[time-nuts] Measuring ADEV using TBolt-Tic tester
warrensjmail-one at yahoo.com
Fri Oct 14 17:30:10 UTC 2011
Thanks for the Tbolt vs. H-maser data log,
That's great data showing how good GPS can be out to 200,000 sec with SA
Your data showing a little under 5e-14 at 1 day, makes a very good reference
point to remember.
Any guess when your plot would flattens out or turn around?
It is also a very useful plot that can be used to see where to set the TC
for a Rb disiplined GPSDO.
What I see with LH and a disciplined tweaked-out LPRO on a good run, for
periods of time lasting a few hours is a RMS phase noise a little under 2ns.
With the Tbolt noise floor being well under 1ns, good to know it is not a
>Tom Posted on Oct. 4, 2011
>I have a couple of suggestions for you; in another posting.
Tom, did I miss anything?
Thanks for all the info,
Tom Van Baak tvb at LeapSecond.com
Posted Thu Oct 13 16:53:31 UTC 2011
> The noise of the Tbolt's freq (PPT) output data measured about ten times
> lower than it's phase output data at 1 sec.
> How it does it is anyone guess, but looks to be some sort of high speed
> averaging going on, taken over a one second time interval.
The short-term frequency values could be aided by carrier phase
while the longer-term timing from code phase. I am trying to dig
out the work I did on packets 0x8F-AC and 0x8F-A7 some years
In those runs I recorded all the raw data from a TBolt (not from
LH) at the same time as comparing the 10 MHz output against
a stable reference. That helped separate internal tracking effects
from actual 10 MHz performance.
Yes, the switching in/out of different satellites is quite an effect,
as you have observed. This is exposed in 0x8F-A7.
Note the long-term (say hours to one day) TBolt performance
is a couple ns RMS; which is close to a plain M12+T receiver.
I'm looking for some parallel runs I did with various Oncore and
TBolt receivers. I think you'd enjoy those data sets, but I have
to locate the old PC first.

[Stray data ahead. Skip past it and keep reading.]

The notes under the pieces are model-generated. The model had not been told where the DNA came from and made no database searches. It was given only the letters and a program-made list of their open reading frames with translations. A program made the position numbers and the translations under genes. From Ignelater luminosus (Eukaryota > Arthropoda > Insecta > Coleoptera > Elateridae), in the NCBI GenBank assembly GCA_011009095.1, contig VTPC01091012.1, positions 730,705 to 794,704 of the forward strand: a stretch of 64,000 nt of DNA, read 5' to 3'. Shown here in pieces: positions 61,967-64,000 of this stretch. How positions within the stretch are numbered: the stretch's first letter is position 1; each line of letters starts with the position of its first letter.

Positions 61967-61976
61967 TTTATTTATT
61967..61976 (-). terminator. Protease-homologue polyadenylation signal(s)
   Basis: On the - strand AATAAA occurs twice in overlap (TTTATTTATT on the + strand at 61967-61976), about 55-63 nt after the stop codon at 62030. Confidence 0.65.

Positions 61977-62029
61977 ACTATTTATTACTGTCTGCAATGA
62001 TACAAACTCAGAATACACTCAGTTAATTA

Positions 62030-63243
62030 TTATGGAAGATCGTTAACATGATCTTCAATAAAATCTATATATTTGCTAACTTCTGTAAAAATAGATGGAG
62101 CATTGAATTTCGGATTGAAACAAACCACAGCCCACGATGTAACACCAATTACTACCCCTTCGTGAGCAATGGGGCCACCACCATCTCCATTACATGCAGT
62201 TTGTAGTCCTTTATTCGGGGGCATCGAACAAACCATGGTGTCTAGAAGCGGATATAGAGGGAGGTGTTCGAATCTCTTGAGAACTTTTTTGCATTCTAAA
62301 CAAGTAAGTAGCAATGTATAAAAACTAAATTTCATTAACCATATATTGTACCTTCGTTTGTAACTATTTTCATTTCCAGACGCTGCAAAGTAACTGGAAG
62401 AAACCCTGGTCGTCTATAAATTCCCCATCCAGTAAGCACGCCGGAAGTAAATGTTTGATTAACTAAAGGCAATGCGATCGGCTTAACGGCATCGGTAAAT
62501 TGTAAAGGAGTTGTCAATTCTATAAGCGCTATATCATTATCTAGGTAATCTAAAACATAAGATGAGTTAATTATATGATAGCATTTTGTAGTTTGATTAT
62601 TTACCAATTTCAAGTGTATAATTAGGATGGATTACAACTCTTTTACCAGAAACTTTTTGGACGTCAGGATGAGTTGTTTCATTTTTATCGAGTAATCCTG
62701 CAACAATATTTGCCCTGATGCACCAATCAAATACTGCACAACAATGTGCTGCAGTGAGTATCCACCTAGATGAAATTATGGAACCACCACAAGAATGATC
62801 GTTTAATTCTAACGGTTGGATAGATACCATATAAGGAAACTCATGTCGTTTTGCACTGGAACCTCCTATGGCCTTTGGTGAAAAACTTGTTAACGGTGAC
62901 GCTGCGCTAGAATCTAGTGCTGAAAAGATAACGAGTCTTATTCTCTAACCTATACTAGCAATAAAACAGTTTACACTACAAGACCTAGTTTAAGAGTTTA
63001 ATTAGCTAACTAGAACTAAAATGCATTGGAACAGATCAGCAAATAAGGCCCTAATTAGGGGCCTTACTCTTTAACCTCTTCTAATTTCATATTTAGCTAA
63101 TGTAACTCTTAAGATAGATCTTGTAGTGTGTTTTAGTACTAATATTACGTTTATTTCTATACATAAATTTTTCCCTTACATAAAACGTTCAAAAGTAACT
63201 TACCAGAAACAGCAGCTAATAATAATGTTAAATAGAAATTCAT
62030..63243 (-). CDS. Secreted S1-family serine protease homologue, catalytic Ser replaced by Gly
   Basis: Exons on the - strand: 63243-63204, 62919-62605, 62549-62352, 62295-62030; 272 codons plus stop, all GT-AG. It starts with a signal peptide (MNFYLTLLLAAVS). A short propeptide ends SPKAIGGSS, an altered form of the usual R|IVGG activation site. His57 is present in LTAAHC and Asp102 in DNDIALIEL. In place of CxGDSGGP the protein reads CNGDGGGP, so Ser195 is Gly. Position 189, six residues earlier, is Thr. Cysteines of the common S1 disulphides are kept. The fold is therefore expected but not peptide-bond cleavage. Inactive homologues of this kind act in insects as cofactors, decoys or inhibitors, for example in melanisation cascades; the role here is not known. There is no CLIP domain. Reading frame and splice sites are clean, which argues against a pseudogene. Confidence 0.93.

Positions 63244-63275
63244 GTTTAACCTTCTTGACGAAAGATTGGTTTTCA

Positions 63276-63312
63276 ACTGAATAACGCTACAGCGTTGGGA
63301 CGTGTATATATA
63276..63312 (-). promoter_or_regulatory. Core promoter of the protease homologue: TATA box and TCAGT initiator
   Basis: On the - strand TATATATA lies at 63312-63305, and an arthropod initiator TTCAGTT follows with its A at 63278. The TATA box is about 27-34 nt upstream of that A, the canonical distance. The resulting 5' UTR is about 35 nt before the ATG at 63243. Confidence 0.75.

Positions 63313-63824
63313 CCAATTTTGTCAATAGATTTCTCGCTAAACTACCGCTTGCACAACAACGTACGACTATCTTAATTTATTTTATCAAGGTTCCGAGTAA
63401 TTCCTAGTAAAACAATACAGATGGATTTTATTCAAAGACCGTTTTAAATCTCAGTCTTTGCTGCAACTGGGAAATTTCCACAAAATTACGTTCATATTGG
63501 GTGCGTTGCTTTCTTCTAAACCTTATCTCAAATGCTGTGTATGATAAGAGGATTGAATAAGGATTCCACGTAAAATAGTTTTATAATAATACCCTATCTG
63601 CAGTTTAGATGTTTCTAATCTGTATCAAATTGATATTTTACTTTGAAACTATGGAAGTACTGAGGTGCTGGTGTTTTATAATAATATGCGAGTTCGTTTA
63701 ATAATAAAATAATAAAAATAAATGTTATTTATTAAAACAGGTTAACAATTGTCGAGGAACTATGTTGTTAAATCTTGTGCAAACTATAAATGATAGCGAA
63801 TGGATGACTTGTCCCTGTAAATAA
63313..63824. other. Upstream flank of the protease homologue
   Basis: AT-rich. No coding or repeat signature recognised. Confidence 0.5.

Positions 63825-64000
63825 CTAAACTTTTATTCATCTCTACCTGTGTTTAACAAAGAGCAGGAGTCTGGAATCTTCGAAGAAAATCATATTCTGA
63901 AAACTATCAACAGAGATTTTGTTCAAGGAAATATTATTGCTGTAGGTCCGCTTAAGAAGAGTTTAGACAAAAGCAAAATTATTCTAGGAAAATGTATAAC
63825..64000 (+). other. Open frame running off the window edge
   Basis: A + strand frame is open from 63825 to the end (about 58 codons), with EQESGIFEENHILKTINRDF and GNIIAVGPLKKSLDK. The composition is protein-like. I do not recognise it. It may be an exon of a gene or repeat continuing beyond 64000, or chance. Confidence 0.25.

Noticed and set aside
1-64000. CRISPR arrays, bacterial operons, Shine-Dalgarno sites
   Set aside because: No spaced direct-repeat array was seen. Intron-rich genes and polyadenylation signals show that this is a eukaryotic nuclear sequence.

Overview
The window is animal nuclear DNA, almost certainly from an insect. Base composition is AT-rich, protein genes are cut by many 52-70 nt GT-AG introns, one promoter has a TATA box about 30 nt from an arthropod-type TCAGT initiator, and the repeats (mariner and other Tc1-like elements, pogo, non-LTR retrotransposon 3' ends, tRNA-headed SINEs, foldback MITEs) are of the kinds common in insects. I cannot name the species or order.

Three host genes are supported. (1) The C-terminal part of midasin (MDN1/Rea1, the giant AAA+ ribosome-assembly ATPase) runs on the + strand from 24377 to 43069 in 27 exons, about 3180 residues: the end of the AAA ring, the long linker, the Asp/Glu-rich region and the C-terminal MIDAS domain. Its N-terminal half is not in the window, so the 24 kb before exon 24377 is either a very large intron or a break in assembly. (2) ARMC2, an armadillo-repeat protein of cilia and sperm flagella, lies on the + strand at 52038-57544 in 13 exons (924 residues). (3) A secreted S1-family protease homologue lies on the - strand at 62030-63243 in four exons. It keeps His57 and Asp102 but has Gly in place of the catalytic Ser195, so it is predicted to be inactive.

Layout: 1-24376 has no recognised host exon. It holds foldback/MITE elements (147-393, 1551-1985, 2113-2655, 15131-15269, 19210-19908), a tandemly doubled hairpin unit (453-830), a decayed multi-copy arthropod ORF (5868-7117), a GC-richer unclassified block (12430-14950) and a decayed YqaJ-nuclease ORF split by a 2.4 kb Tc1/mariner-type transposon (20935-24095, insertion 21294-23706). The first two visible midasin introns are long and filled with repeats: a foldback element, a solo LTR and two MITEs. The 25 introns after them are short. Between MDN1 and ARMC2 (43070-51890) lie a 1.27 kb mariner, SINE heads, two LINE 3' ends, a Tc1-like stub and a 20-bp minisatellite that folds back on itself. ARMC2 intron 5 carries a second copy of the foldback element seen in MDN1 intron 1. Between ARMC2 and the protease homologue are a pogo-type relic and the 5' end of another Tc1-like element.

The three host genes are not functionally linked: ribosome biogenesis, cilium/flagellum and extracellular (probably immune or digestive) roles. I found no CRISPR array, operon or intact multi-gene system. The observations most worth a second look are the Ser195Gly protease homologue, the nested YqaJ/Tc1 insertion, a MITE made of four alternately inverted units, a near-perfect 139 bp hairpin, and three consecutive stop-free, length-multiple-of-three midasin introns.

There's one nice long TBolt data set that I posted:
and described here:
Put that into TimeLab and play around with it.
The stdev of this several day run is 2.6 ns.
The peak to peak variations are around 10 to 15 ns.
TDEV is about 1 ns.
One other trick you can pull with this data set is zoom in on
the ADEV. If you look closely you can see that the ADEV for
a GPSDO is ever so slightly better near tau 86164 (sidereal)
than it is as tau 86400 (solar).
This, because of the GPS SV orbital period.
Tom Posted on Oct. 4, 2011
> What I'd like to find out is how accurate a GPS Disciplined_Rb_Osc can be
> made compared to the typical Cs out there.
Most modern GPSDO will outperform rack-mount Cs in stability
as the tau grows beyond a day or a week. Of course, it depends
quite a bit on the particular GPSDO or the brand of Cs but in
general GPSDO's are really good and always "win" in the end
because they are locked to UTC and a free-running Cs isn't.
Some of my 5071A flicker out at 5e-15. It takes a 4 ns RMS
GPS timing receiver about 10 days to get to the same point.
Remember that a GPSDO is a really just a radio receiver, a
time-transfer device, a slave repeater; not strictly a "clock".
So their superior long-term performance isn't surprising. It
also explains why there's a huge market for GPSDO products
and a very small market for large stand-alone Cs standards.
The surplus Z3801A and Thunderbolts that hit the eBay market
this decade have been the greatest treat any amateur could
possibly have hoped for!
I have a couple of suggestions for you; in another posting.
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